They should ban Father’s Day.
It is racist, sexist and heterocentric.
It is one more example of the Christian patriarchy and its oppressive cultural colonialism.
I’m waiting for somebody to say that.
Some college professor, some school superintendent, some activist at a lectern.
I’m counting down the days until Father’s Day is no more.
Because soon will come the day when father is no more.
Already he is absent across broad swathes of our society, and the coming years will see that trend expand geometrically. Already in some communities – and community schools – Father’s Day is quietly ignored because of the discomfort and questions it generates.
Here are the figures.
Forty percent of American children are born out of wedlock, and that number is growing every year. The trend is dramatically away from children being born with a father in the home and a woman in a committed relationship.
The era of the single mom is on the way.
And in some communities, it is already well established.
Among Latinos, 53 percent of babies are born out of wedlock. Among blacks, 70 percent of children are born out of wedlock. Among whites living in poverty, 70 percent of children are born out of wedlock.
The notion of marrying has fallen dramatically and possibly forever out of favor.
But this isn’t about marriage, it is about fathers. And while the two are not the same thing, they are statistically almost always connected.
Unmarried men can be fathers, but they tend to be dysfunctional and occasional fathers. They contribute, sometimes, but not always anything meaningful or worthwhile.
Which gets us back to Father’s Day.
If you have a classroom full of elementary students, and it’s the middle of May, and you’re looking for a craft project, do you make Father’s Day cards?
If the class is demographically mixed, the odds are – out of a 30-student class – that 12 will not have fathers. The odds are that 12 will be left with nobody to make a card for. If it is an inner-city classroom, there is a fair chance that something more than 20 of the students will have no fathers.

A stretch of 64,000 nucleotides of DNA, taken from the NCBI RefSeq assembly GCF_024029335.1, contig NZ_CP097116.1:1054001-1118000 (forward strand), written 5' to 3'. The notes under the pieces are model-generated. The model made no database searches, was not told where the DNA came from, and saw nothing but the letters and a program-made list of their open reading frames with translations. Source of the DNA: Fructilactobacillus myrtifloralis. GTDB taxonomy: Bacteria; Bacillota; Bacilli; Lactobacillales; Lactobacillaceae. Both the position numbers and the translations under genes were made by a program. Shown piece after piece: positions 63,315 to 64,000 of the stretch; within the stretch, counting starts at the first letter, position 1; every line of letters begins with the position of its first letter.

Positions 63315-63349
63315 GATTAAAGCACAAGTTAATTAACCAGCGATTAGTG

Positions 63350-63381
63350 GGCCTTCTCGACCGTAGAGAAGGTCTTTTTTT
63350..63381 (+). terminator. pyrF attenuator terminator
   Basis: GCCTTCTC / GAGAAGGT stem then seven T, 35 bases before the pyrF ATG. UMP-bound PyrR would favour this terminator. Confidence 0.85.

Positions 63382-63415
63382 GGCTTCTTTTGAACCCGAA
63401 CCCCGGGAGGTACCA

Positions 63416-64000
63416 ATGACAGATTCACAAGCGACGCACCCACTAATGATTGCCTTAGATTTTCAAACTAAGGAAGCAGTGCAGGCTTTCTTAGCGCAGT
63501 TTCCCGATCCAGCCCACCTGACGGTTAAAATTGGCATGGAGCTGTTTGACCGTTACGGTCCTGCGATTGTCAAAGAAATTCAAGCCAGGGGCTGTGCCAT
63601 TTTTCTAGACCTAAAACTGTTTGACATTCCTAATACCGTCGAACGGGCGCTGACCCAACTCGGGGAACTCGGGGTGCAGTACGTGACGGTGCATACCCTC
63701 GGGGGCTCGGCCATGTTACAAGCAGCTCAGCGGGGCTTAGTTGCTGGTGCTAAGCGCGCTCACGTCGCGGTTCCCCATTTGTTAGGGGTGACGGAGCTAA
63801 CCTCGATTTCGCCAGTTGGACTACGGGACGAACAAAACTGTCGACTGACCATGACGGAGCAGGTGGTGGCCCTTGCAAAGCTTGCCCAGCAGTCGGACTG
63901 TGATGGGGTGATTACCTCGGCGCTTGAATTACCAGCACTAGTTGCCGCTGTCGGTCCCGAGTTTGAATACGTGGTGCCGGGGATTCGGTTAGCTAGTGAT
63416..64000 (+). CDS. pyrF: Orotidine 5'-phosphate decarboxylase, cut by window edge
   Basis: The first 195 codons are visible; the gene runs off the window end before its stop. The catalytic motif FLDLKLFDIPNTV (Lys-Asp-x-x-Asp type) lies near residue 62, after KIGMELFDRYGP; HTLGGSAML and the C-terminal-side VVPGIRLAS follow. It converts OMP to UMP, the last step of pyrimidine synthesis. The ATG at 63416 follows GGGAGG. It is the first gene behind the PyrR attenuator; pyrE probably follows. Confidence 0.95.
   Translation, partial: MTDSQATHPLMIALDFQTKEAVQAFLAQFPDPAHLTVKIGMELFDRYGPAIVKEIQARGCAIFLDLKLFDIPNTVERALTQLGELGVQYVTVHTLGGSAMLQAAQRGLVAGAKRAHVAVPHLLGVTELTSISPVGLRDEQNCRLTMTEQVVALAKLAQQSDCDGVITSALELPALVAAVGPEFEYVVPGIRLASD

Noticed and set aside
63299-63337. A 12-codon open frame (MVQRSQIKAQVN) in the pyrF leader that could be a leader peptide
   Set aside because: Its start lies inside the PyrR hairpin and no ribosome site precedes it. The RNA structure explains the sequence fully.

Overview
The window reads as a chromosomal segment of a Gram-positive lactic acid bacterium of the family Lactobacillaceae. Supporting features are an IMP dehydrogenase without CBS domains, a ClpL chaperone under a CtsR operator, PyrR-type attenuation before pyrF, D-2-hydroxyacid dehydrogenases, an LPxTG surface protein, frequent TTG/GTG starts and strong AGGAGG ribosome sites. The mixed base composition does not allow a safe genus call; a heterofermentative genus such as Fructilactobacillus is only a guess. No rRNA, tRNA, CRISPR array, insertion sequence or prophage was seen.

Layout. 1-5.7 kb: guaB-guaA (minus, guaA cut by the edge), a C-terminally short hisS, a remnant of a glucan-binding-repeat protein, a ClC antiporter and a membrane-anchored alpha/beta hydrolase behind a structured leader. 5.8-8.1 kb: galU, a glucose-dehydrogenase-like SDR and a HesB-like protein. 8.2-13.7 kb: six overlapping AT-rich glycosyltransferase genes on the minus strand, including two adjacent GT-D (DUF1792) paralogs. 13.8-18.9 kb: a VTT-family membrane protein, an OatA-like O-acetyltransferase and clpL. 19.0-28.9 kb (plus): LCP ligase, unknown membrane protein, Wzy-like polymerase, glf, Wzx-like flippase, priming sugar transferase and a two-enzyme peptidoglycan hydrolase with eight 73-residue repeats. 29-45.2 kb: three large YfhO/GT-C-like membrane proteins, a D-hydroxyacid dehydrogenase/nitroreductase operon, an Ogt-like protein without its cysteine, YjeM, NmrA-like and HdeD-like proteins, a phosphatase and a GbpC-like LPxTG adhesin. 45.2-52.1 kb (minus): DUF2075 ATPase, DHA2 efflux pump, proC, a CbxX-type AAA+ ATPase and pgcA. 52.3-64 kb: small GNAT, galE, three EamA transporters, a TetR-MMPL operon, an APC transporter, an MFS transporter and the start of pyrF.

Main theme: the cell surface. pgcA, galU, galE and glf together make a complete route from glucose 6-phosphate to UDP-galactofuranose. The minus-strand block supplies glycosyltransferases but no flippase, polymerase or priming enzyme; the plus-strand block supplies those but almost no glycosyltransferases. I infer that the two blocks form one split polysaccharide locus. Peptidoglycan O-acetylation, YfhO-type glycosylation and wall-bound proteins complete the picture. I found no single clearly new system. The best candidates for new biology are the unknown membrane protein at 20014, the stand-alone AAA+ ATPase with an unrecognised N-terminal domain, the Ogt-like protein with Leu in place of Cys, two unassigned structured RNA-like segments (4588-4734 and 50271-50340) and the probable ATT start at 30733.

That means no Father’s Day in school.
And what about race?
Father’s Day quickly becomes, if you look at birth statistics, a predominantly white celebration. It also very quickly excludes African-Americans.
So what we describe now as some extreme future – a world without Father’s Day – is not that far distant, and it’s not that far out of the question.
Which means we should do something.
Not about preserving a holiday.
But about preserving fatherhood.
Fatherhood is quickly becoming unnecessary and obsolete, at least in the eyes of many in society. Government does the providing and protecting, government does the teaching and guiding, maybe someday soon government will do the clinical conceiving.
Men find themselves without a purpose or role, and the natural encouragements to take upon themselves natural roles – as providers, protectors and teachers – are weak or nonexistent. And so men, particularly men who may not have had good role models themselves, drift into useless and destructive lives.
Most men are born to be husbands and fathers, to provide for a family and watch over it, and to feel the love and pride of growing children with developing talents and lives. There are gender roles, and while we are all individuals free to become who our nature and our choice push us to be, the fact is that most men have an urge to fill this role.
Unfortunately, everything from the welfare check to the sitcoms to the TV commercials pushes against them, mocking them and discouraging them and setting for them an example of selfishness and debauchery.
And men raised without men seldom truly become men.
And so here we are.
Our reaction is to smooth the way for male failure and female independence. We see the social pathogen spreading from out-of-wedlock birth and single parenthood and we attack it by facilitating and financing it, instead of discouraging it.
Instead of fostering fatherhood.
Instead of teaching and expecting men to be men. Instead of encouraging men to be fathers, instead of just sires.
It’s easy to get a woman pregnant.
It’s even easier to get a woman pregnant and run off.
It’s far harder to take her hand and raise her child.
Yet that is what nature, society and untold millions of little children need American men to do.
Not to save Father’s Day.
But to save fatherhood.
And, thereby, to save society.